Local stamping firm builds $2.8M game-changer of a press machine

Tuesday, October 24, 2017

The Windsor Star/Doug Schmidt

 

http://windsorstar.com/news/local-news/local-stamping-firm-builds-2-8m-game-changer-of-a-press-machine

 

The "future of metal-forming" was unveiled Monday at Oldcastle's Eagle Press — a three-storey-tall, 800-tonne stamping press that sells for $2.8 million.

It stands three storeys tall, is made up of about a half-million tons of steel and electronic gadgetry and uses an 800-ton press to turn a flat strip of ultra-high-strength metal into a machine part for anything from a car to a washing machine.

“This is going to be the future of metal-forming,” said Ted Polewski, president of Eagle Press & Equipment Co. Ltd. of Oldcastle.

Eagle Servo Press technology, the first of its kind in Canada, “is turning the mechanical press into a piece of CNC machinery,” he added.

Despite its immense size, the new stamping press, packed with computer software and electronic controls, is a compact design, as such machines go, and is a lower-maintenance and greener version of the conventional presses built by Eagle Press, already the supplier of some of the biggest customized stamping presses in North America.

It was a bittersweet moment last week as some of the first manufactured pieces were being produced by the new machine, which, unlike its predecessors, only needs to run when the press is in motion, making for more flexibility, efficiency and hydro savings.

Ed Polewski, one of the three brothers who took over the company started by their father, Ted. Sr., and his brother, Victor, in 1959, died earlier this year of stomach cancer. Ed, 57, ran the engineering group that developed the next-generation press from its inception stage three years ago.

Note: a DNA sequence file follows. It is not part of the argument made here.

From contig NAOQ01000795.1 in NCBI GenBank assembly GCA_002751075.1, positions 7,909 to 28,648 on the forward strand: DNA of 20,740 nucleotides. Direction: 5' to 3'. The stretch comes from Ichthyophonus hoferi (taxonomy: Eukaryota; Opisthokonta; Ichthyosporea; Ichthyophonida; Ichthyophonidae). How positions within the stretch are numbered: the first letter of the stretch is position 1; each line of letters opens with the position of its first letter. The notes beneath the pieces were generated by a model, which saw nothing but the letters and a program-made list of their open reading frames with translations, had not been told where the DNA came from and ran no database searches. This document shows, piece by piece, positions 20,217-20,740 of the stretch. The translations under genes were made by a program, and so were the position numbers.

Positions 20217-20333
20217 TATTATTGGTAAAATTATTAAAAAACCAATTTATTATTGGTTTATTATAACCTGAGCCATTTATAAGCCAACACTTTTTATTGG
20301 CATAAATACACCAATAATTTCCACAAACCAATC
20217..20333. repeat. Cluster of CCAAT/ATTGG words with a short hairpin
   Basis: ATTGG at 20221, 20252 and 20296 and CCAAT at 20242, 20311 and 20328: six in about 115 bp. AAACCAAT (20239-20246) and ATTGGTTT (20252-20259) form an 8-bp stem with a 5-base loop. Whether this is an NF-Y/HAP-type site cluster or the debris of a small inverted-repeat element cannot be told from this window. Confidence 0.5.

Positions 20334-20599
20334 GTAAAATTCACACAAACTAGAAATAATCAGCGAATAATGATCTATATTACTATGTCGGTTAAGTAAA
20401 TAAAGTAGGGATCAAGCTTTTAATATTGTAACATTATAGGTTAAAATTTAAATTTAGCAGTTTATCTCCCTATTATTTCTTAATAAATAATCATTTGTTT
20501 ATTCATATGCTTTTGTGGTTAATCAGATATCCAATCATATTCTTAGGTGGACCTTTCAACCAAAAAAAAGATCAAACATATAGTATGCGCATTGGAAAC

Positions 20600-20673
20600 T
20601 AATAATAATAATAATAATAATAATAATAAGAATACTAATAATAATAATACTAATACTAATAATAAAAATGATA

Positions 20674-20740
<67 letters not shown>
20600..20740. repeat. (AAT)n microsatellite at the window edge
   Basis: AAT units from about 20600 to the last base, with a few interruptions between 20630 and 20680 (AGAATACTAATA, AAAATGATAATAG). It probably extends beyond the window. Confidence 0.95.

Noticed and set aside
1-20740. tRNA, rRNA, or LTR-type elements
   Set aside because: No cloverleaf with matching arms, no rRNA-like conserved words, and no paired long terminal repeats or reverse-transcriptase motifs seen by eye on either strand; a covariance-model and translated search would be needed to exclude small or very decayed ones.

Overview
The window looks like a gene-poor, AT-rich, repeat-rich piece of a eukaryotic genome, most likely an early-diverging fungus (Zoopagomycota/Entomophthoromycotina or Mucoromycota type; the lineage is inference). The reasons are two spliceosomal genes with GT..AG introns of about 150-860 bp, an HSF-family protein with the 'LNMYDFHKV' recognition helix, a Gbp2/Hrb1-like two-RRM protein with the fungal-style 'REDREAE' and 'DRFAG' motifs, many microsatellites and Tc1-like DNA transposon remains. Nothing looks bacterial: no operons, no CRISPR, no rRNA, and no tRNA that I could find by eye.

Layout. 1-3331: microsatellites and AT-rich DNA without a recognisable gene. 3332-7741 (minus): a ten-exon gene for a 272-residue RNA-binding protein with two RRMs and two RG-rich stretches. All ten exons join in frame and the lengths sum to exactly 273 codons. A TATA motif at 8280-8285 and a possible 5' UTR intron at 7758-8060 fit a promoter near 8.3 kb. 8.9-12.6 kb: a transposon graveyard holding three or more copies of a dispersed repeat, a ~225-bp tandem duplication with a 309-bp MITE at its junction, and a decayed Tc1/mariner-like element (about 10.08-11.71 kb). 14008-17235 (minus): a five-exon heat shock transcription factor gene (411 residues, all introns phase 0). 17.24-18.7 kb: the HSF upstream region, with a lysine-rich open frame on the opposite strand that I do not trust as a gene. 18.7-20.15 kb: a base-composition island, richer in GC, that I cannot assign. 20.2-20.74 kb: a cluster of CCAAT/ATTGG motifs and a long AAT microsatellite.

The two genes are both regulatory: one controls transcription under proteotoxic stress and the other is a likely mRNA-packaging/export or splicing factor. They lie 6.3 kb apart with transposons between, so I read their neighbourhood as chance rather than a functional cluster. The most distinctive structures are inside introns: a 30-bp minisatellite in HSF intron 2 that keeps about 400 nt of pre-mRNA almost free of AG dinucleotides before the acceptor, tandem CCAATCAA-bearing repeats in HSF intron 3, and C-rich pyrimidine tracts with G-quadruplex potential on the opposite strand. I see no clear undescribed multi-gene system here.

“He never got to see it — he died when it was just starting to be assembled,” said Ted, who now presides over Eagle Press on O’Neil Street with his younger brother, Mark.

The company is hosting an open house this week for clients, both existing and potential, to showcase its new high-tech product. Ted Polewski said the assembly process had barely begun on the first of the new stamping presses when word got out and it already had a purchaser.

Selling price? About $2.8 million.

“We’re the only ones in Canada who can do what we do,” said Polewski. He anticipates big demand for the new stamping press, and that it assures the future of the company’s approximately 60-strong local workforce in a competitive industry.

Even among its global competitors, he said, “We believe we have better technology.”

The majority of Eagle Press’s business is in the automotive sector, but it also has clients in HVAC, appliance, aerospace and other manufacturing industries, “a lot of them global,” said Polewski.

As ginormous as it appears — it will take at least five transport trucks to deliver just the disassembled main press to its new owner — the new 800-ton servo press is a junior next to a 1,200-ton stamping press being assembled next to it on the giant Eagle shop floor. And both of those don’t come close to the 3,500-ton record-sized unit built in 2010 for a Volkswagen supplier in Tennessee, which weighed in at close to two million pounds.